My trials and tribulations with Fedora live USB installation

I spent the past three days working on installing Linux live on a USB stick. The reason I got started on this senseless waste of time is because I now have a laptop to use for part of the time I’ll be in New Zealand. The only problem is that I don’t have admin access so I can’t install anything, not even my VPN configuration. I finally came up with the idea of installing Linux on one of the two USB sticks I brought with me.

There are several windows utilities that,all in one operation, allow you to download and create a bootable USB stick with a live version of Fedora linux. I couldn’t run them without administrative access on the PC though. Luckily I had a blank DVD and was able to burn the iso on that. A DVD is pretty unsatisfactory for a live OS though. In case you don’t know, a live OS is one that you can run from CD/DVD or USB on any machine that it can boot from. It doesn’t touch or jeopardize anything on any of the drives of that machine. But launching from the DVD is extremely slow! Installing on a USB makes a much quicker system. Luckily I have a 4GB and a 16GB USB with me.
 it
Since I don’t have admin access to windows on the laptop my only option for creating the disk was to do it from my live Fedora Linux installation. I managed to do this the first time without too much problem but then I started to dwell on the other deficiencies of the system. The good news was that boot-up compared to DVD was very fast–maybe a minute or so. The big deficiency is that none of your configuration changes, including authenticating with the wi-fi, get saved, so you have to do it over every time you boot. I guess I was still reading documentation about installing Fedora to a USB and I noticed that you can install it with what they call data persistence. In it doing so, any changes made will be saved. So I decided to create such an installation but it was at this point that I really began having a rough time trying to accomplish my goal.
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There is a tool for Fedora called liveusb-creator that is very easy to use and it is what I used to create my first successful USB installation. There are two installation options, destructive or non-destructive. When I used the non-destructive method, everything seemed to work until I tried to boot from the USB. It wouldn’t boot! On the other hand, the destructive method yielded a bootable installation but the data persistence part didn’t work. I finally realized that data persistence with liveusb-creator only works if you chose the non-destructive method, the one that always resulted in a non-bootable stick.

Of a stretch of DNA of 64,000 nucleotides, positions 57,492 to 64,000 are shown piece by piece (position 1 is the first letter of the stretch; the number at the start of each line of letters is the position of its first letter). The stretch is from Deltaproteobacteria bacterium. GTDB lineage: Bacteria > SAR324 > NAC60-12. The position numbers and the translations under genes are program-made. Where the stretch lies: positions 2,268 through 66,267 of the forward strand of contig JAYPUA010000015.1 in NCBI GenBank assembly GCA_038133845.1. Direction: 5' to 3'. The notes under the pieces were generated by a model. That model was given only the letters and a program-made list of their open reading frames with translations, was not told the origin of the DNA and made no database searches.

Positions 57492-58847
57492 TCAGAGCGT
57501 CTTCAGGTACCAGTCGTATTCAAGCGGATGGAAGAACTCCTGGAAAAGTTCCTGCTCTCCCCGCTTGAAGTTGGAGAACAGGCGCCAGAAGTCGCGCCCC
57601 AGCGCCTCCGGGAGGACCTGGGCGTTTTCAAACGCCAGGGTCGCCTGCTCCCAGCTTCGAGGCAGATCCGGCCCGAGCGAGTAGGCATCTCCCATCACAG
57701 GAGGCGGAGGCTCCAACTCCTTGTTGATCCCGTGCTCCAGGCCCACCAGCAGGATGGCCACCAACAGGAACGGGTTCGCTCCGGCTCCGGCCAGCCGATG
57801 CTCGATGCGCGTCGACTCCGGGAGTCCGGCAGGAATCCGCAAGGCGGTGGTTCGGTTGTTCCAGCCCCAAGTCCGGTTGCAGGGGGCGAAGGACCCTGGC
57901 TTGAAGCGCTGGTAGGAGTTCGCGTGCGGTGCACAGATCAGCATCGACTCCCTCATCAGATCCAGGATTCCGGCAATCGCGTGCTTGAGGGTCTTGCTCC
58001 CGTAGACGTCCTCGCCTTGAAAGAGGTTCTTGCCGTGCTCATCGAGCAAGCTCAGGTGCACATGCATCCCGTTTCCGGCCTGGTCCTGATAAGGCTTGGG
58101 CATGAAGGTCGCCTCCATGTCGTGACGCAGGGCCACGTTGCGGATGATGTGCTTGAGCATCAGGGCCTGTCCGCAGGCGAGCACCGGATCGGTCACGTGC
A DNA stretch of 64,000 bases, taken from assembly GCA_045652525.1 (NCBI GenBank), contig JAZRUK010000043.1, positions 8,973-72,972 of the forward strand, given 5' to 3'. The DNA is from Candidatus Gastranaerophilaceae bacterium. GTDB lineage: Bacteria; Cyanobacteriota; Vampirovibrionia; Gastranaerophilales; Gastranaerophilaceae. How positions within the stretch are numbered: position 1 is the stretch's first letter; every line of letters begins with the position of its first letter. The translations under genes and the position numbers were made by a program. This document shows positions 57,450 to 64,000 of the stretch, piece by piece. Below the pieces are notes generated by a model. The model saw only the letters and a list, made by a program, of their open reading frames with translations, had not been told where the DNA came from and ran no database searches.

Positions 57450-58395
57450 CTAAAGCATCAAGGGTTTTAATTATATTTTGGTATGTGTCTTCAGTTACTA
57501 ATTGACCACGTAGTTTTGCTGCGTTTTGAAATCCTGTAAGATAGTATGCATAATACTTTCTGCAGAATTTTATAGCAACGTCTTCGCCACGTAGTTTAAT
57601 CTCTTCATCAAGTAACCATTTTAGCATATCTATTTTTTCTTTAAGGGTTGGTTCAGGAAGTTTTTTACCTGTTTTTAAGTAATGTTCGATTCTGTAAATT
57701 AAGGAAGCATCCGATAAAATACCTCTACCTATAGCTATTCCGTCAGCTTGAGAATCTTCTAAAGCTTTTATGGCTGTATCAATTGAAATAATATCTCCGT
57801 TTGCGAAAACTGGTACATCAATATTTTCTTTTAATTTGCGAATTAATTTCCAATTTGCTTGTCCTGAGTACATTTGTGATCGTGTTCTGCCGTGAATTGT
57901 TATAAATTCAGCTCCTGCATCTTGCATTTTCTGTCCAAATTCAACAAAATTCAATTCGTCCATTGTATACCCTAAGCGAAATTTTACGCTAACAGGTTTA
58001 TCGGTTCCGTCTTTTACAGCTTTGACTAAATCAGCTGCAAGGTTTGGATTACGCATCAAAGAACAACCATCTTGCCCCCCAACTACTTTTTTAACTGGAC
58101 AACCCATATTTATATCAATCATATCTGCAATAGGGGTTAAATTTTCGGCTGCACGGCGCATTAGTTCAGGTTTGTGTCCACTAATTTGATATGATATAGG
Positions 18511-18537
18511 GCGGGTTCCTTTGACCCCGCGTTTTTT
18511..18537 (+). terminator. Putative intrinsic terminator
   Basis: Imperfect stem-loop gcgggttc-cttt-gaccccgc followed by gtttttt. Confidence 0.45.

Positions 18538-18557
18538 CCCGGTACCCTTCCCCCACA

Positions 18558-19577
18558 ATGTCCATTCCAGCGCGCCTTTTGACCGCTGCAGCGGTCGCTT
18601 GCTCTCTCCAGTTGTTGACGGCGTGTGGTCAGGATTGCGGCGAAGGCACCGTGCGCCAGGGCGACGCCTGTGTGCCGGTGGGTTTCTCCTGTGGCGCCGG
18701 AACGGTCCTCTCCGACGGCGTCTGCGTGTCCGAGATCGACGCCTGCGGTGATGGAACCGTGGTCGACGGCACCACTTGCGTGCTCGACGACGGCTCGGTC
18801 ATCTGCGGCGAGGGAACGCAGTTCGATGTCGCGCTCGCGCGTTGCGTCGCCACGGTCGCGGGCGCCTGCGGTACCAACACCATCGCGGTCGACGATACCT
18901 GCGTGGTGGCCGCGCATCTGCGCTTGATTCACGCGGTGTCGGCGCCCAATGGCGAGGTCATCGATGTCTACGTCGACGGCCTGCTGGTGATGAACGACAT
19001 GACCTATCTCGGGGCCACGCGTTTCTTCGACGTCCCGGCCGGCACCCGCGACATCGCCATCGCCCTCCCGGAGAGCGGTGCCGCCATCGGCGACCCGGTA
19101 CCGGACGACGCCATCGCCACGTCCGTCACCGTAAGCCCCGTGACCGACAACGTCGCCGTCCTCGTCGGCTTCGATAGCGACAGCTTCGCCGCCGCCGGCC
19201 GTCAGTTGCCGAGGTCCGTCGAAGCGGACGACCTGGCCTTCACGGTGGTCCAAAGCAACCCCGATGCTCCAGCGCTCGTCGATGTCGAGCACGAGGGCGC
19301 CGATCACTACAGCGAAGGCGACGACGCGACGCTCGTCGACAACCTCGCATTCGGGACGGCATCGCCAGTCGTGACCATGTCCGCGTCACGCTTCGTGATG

I finally gave up on that tool and started playing with a tool called livecd-iso-to-disk-format. After three days of fooling around with various tools I was finally able to create the live USB with data persistence. It works quite well but one problem is that, although there is quite a bit of extra room on the 16GB stick, once you install something or copy it to the USB, even if you uninstall or delete, you never recover the space you originally used!
I discovered a third option that helps with this. With the livecd-tools (the package that contains livecd-iso-to-disk-format) you can also reserve space for a home directory. Anything that gets saved to the home directory can be deleted and you recover the space that was used. I re-installed my 16 GB stick in this configuration painlessly now that I had ironed out the problems of previous attempts.it I spent the past three days working on installing Linux live on a USB stick. The reason I got started on this senseless waste of time is because I now have a laptop to use for part of the time I’ll be in New Zealand. The only problem is that I don’t have admin access so I can’t install anything, not even my VPN configuration. I finally came up with the idea of installing Linux on one of the two USB sticks I brought with me.
OK. Next problem–one of the main reasons that I came up with the plan of running Linux to begin with was that not having admin privileges on the laptop kept me from being able to configure VPN. Now that I had finally managed to get the USB configuration that I wanted, I thought it should be a snap to configure VPN. But in looking for documentation from TorGuard, my VPN service, I only saw documentation for ubuntu Linux. Darn! Well to make a long story short I managed to install Ubuntu Linux with data persistence but with no option for a home directory. I was also able to configure VPN pretty easily, at which point, I realized the procedure to configure it on Fedora should be identical. I guess I created the Ubuntu disk for nothing because the VPN works fine on Fedora!
 I spent the past three days working on installing Linux live on a USB stick. The reason I got started on this senseless waste of time is because I now have a laptop to use for part of the time I’ll be in New Zealand. The only problem is that I don’t have admin access so I can’t install anything, not even my VPN configuration. I finally came up with the idea of installing Linux on one of the two USB sticks I brought with me.
I know this is all very boring and seems like a colossal waste of time, which is probably true but it’s the kind of thing I really enjoy doing, as long as I can succeed in a reasonable amount of time. Four days seems reasonable to me but it was exhausting and frustrating work.
This is a screenshot of my live fedora 21 desktop

Author: korkiley

Systems Administrator at University of Vermont (retired as of 7/1/2012) Married Favorite Activities: Condor Glider Online Competition, Developing web sites, making espresso, and keeping a blog

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